Virtue Ethics Framework 2
The value criterion is...promoting human flourishing.
Here are some of the best justifications for a virtue ethics framework.
The res is a question of choice architecture. The same choices are still available when you negate, the difference is how choices are packaged. THALER:
[modified for clarity and word economy] Richard Thaler [an American economist and the Ralph and Dorothy Keller Distinguished Service Professor of Behavioral Science and Economics at the University of Chicago Booth School of Business] AND Cass Sunstein [is an American legal scholar, particularly in the fields of constitutional law, administrative law, environmental law, and law and behavioral economics, who was the Administrator of the White House Office of Information and Regulatory Affairs in the Obama administration]. Nudge: Improving Decisions About Health, Wealth and Happiness. Penguin Books USA. 2008/9. KINDLE Edition.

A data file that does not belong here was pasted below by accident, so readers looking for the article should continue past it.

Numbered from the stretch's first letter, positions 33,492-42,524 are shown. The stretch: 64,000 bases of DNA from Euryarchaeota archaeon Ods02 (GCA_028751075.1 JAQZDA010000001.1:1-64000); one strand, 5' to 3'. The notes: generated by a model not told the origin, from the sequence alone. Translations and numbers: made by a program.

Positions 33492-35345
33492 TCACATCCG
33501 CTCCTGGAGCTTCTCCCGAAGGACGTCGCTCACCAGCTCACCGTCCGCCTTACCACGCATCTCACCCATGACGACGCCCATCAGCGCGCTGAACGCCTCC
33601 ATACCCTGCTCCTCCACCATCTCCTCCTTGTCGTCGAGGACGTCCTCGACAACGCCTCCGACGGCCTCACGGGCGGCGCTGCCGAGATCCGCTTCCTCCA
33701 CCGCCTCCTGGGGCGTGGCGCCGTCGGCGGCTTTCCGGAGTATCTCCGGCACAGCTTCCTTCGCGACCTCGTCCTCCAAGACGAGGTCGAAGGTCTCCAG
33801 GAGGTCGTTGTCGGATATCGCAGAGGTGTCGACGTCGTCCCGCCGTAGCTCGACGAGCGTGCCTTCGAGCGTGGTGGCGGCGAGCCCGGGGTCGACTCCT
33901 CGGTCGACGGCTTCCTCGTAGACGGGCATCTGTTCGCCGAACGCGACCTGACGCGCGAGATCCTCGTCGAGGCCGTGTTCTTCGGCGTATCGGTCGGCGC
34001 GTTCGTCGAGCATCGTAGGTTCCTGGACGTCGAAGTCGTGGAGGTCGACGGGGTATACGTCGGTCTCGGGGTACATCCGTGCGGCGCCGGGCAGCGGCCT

But our basic source of information here is the emerging science of choice, consisting of careful research by social scientists over the past four decades. That research has raised serious questions about the rationality of many judgments and decisions that people make. To qualify as Econs, people are not required to make perfect forecasts (that would require omniscience), but they are required to make unbiased forecasts. That is, the forecasts can be wrong, but they can’t be systematically wrong in a predictable direction. Unlike Econs, Humans predictably err. Take, for example, the “planning fallacy”—the systematic tendency toward unrealistic optimism about the time it takes to complete projects. It will come as no surprise to anyone who has ever hired a contractor to learn that everything takes longer than you think, even if you know about the planning fallacy. Hundreds of studies confirm that human forecasts are flawed and biased. Human decision making is not so great either. Again to take just one example, consider what is called the “status quo bias,” a fancy name for inertia. For a host of reasons, which we shall explore, people have a strong tendency to go along with the status quo or default option. When you get a new cell phone, for example, you have a series of choices to make. The fancier the phone, the more of these choices you face, from the background to the ring sound to the number of times the phone rings before the caller is sent to voice mail. The manufacturer has picked one option as the default for each of these choices. Research shows that whatever the default choices are, many people stick with them, even when the stakes are much higher than choosing the noise your phone makes when it rings. Two important lessons can be drawn from this research. First, never underestimate the power of inertia. Second, that power can be harnessed. If private companies or public officials think that one policy produces better outcomes, they can greatly influence the outcome by choosing it as the default. As we will show, setting default options, and other similar seemingly trivial menu-changing strategies, can have huge effects on outcomes, from increasing savings to improving health care to providing organs for lifesaving transplant operations.